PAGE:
Kirn goes on to suggest that Clementi should have yielded his personal life to the machine:

… [As opposed to Orwell’s Big Brother,] Little Brother … dwells inside us rather than in some remote and walled-off headquarters. In the new, chaotic regime of networked lenses and microphones that point every which way and rest in every hand, permitting us to train them on ourselves as easily as we aim them at one another, the private and public realms are so confused that it’s best to treat them as identical. With nowhere to hide, you might as well perform, dispensing with old-fashioned notions of discretion and personal dignity. If Tyler Clementi had remembered to do this — to yield his personal life to the machine and acknowledge, with Shakespeare, that the world’s a soundstage — he might have shrugged off the embarrassment he suffered and made a reality show of his existence. He might have asked Little Brother into his room instead of choosing, fatally, to keep him out in the only manner he must have thought possible.

I was offended by this. Clementi’s suicide plunged me into a long period of despair and rage: because I identified so strongly with the young man (there but for the grace of God…), finally out of high school and into some kind of adult life, only to be faced with the real possibility of becoming the dorm fag; because my own coming out was prolonged and incredibly difficult; because I have worked with lgbt college students for many years (indeed, met with such a student the day, as it turns out, that Clementi killed himself); and because I’d come to naively hope that things had not only gotten better for such students, but gotten a whole lot better.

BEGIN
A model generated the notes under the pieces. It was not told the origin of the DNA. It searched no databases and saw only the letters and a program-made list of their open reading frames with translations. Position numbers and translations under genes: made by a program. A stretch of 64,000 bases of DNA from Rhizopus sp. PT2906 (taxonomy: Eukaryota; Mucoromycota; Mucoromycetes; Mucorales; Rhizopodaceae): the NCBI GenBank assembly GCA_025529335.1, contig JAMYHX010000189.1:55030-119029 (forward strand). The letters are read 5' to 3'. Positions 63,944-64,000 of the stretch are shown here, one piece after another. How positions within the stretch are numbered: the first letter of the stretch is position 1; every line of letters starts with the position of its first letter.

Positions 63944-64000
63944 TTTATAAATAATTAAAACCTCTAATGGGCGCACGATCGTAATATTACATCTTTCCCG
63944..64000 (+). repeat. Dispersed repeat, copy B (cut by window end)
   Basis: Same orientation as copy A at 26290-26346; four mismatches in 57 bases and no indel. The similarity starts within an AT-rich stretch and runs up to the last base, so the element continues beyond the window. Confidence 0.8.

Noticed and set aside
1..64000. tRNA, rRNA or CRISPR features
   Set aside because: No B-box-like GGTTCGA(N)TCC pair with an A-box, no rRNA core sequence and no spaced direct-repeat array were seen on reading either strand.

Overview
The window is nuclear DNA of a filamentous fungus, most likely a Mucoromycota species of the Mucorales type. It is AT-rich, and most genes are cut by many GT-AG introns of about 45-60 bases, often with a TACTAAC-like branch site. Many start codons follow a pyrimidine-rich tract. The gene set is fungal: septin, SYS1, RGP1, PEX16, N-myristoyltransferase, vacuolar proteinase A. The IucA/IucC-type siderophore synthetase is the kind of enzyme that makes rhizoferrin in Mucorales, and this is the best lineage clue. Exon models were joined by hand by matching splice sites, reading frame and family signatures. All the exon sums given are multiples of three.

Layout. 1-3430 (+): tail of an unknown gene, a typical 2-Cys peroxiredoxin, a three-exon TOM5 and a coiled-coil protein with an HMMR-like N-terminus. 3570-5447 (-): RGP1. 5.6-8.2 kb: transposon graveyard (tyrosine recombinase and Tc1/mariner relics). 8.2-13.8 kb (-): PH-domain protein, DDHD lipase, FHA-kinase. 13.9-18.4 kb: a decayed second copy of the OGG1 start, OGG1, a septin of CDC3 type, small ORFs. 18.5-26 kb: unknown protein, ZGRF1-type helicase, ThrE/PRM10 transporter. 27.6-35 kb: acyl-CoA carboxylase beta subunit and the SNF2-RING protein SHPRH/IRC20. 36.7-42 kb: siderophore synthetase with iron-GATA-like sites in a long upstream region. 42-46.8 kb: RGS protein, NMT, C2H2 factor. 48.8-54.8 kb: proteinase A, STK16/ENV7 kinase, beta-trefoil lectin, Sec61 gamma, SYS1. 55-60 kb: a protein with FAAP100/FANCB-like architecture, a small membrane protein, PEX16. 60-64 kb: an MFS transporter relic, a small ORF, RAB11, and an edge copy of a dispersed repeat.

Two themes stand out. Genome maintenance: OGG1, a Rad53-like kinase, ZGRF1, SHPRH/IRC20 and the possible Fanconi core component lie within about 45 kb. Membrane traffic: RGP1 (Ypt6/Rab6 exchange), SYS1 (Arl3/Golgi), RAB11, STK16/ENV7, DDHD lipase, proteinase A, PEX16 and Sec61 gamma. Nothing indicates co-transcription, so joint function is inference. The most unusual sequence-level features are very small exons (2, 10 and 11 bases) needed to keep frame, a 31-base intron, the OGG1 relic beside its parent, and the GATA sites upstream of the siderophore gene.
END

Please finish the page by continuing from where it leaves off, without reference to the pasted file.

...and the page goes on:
My objections to Kirn’s column were well voiced in a letter to the NYT Magazine on October 31 from Lois Horgan (of New Canaan CT):

I was disturbed and disheartened to see Walter Kirn, in an otherwise discerning essay on our loss of privacy, describe the behavior of Tyler Clementi’s roommate (taping an intimate encounter and putting it online) as “prankish” and “silly juvenile troublemaking.” We are not talking about an 8-year-old here; we are talking about a college student, someone surely old enough to be expected to make reasonable judgments about what might be upsetting or painful to another person, and then refrain from acting purely on impulse. Just because the technology is there doesn’t excuse a person from using it indiscriminately.

Instead of suggesting that Clementi, or any of us, “yield his personal life to the machine,” I would suggest that parents and teachers and other responsible adults start explaining to our children what is not acceptable behavior toward others, what kinds of actions are wrong morally, ethically and just plain humanely. Otherwise the barbarians will have won, and all notions of personal dignity will be lost.



2 Responses to “Encounters and pranks”

  1. IrrationalPoint Says:

    “finally out of high school and into some kind of adult life, only to be faced with the real possibility of becoming the dorm fag”

    Yes, indeed. The other point that Kirn glosses over is that Tyler Clementi’s roommate wasn’t watching in some kind of value-neutral curiosity — it’s clear from the news coverage that not only broadcast it, but publicised it to his friends and made fun of it.

    Kirn’s piece also talks about the incident as if surveillance technology had done the privacy-invading all by itself, with no roommate involved at all. “Little Brother”? Please.


  2. In September and October « Arnold Zwicky's Blog Says:

    […] Arnold Zwicky's Blog A blog mostly about language « Encounters and pranks […]